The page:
This is what I needed – Cornwall. I didn’t know that at the time of our departure. We had been offered this trip as part of some promotional programme, and I thought it was too good to be true. At first it seemed I was right – we were stuck in snail-paced traffic, desperate for a wee and envious of road-side kill (at least they didn’t care any more!).
Then there was the tortuous seminar, sweetened by an offering of high tea accompanied by a highly entertaining persona of a chap called Derek. The least we could do was to smile politely and listen (some of us did, others were still dying for a wee; too much high tea, you see.)
But it was all worth it! I’d gone there feeling low (for reasons of my own you don’t want to know), and re-evaluating my purpose in life; I came back feeling… alive in the very least. I found peace, fresh breeze, a horizon to drown myself in, and even a rocky companion that went exceptionally well with my t-shirt cacti.
We’re good friends, the rock and I (and my t-shirt cacti).
Four days later, we had to be separated and it was time to face the real world, traffic, road-side kill and existential musings all inclusive. We waved goodbye to Cornwall. For those in the know I found Cornwall strikingly similar to New Zealand and French Brittany. Such a small world we live in – I fail to understand why some of us wish to slash it into yet smaller pieces and put barbwire fences between us, but I don’t want my musings to get in the way of universal beauty, so here is more of the good thing:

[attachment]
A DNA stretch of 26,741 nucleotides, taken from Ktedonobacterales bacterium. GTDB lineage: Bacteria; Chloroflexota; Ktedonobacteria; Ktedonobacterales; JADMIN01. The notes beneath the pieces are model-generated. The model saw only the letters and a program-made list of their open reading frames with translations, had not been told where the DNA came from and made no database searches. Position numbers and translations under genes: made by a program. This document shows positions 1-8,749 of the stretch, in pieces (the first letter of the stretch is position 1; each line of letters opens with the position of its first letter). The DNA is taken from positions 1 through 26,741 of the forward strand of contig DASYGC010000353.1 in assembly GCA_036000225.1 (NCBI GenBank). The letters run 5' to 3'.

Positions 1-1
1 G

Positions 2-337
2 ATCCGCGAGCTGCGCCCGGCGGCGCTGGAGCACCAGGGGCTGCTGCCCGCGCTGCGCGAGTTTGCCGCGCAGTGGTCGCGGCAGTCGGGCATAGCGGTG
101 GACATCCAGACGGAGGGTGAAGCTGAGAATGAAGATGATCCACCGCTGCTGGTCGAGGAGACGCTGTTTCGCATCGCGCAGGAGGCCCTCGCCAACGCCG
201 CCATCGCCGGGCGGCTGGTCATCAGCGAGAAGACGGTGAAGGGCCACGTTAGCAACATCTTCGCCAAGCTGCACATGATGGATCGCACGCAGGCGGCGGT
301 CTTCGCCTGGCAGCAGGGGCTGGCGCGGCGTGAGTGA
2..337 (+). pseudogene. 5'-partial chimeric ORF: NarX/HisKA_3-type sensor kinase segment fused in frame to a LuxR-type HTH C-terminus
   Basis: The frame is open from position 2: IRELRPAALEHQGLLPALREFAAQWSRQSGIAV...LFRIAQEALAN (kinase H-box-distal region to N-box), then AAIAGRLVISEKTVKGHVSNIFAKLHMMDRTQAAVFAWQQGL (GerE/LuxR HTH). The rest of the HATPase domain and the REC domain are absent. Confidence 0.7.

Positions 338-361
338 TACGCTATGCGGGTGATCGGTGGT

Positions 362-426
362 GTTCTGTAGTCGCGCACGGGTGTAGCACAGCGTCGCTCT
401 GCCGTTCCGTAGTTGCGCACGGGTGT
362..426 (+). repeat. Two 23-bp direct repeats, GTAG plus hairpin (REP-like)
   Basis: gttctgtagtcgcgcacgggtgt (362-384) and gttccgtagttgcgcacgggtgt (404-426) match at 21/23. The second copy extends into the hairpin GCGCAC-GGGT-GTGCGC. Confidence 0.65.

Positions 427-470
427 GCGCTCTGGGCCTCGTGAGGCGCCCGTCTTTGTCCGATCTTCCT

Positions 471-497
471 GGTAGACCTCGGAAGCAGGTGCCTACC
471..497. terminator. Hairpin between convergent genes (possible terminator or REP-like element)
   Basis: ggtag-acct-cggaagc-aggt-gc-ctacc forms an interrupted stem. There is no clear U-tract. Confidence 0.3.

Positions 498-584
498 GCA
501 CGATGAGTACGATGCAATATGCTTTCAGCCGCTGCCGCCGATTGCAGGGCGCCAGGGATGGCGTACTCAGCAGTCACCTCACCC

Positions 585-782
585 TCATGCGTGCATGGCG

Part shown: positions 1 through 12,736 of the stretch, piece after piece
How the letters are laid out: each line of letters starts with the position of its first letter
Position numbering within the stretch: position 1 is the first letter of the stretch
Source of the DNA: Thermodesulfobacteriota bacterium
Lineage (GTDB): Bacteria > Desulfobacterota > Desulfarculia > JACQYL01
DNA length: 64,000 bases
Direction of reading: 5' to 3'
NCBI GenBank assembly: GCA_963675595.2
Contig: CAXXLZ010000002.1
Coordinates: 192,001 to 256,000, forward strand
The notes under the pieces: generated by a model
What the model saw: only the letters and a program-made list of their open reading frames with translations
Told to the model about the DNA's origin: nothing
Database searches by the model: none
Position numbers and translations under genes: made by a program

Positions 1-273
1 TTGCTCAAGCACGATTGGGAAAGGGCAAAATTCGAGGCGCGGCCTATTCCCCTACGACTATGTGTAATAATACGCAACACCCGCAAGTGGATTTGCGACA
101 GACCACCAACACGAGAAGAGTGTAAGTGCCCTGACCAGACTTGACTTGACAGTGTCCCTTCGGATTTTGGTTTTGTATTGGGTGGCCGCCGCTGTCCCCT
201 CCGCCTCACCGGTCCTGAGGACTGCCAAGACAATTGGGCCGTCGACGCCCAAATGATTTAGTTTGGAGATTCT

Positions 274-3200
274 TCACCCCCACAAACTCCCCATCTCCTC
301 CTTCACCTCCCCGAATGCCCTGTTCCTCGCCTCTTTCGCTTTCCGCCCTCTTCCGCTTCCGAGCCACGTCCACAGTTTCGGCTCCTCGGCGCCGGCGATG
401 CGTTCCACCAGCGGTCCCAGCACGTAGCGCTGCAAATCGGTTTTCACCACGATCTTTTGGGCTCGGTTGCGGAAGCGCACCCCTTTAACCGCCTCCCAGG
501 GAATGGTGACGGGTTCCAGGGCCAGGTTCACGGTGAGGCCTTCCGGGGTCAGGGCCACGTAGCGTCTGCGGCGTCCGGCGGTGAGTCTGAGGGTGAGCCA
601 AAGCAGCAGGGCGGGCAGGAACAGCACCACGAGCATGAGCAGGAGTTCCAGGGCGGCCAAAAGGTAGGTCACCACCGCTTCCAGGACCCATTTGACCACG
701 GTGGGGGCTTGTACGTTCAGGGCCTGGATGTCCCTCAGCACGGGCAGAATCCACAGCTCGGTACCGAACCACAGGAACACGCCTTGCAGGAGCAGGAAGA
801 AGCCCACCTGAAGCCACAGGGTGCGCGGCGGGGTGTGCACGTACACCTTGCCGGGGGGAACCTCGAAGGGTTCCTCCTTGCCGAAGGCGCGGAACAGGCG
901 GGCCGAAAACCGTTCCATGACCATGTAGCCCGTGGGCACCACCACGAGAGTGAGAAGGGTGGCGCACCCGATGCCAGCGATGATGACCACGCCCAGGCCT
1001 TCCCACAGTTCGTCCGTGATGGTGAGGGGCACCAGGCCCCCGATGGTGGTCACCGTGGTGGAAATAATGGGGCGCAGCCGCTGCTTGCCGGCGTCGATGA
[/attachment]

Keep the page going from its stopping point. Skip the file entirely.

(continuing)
Glad to read you are refreshed and revitalised. Cornwall is always beautiful. Which part did you go to? xx
A place called Tywardreath near St Austell. Really beautiful, especially Fowley and Charlestown. I’m almost ready to face work 😉 Hope you’re well. Must catch up soon!
Beautiful place to heel xx
My ancestors came to NZ from Cornwall in the early 1880/s
Well hello, Master Skip! Lovely to hear from you.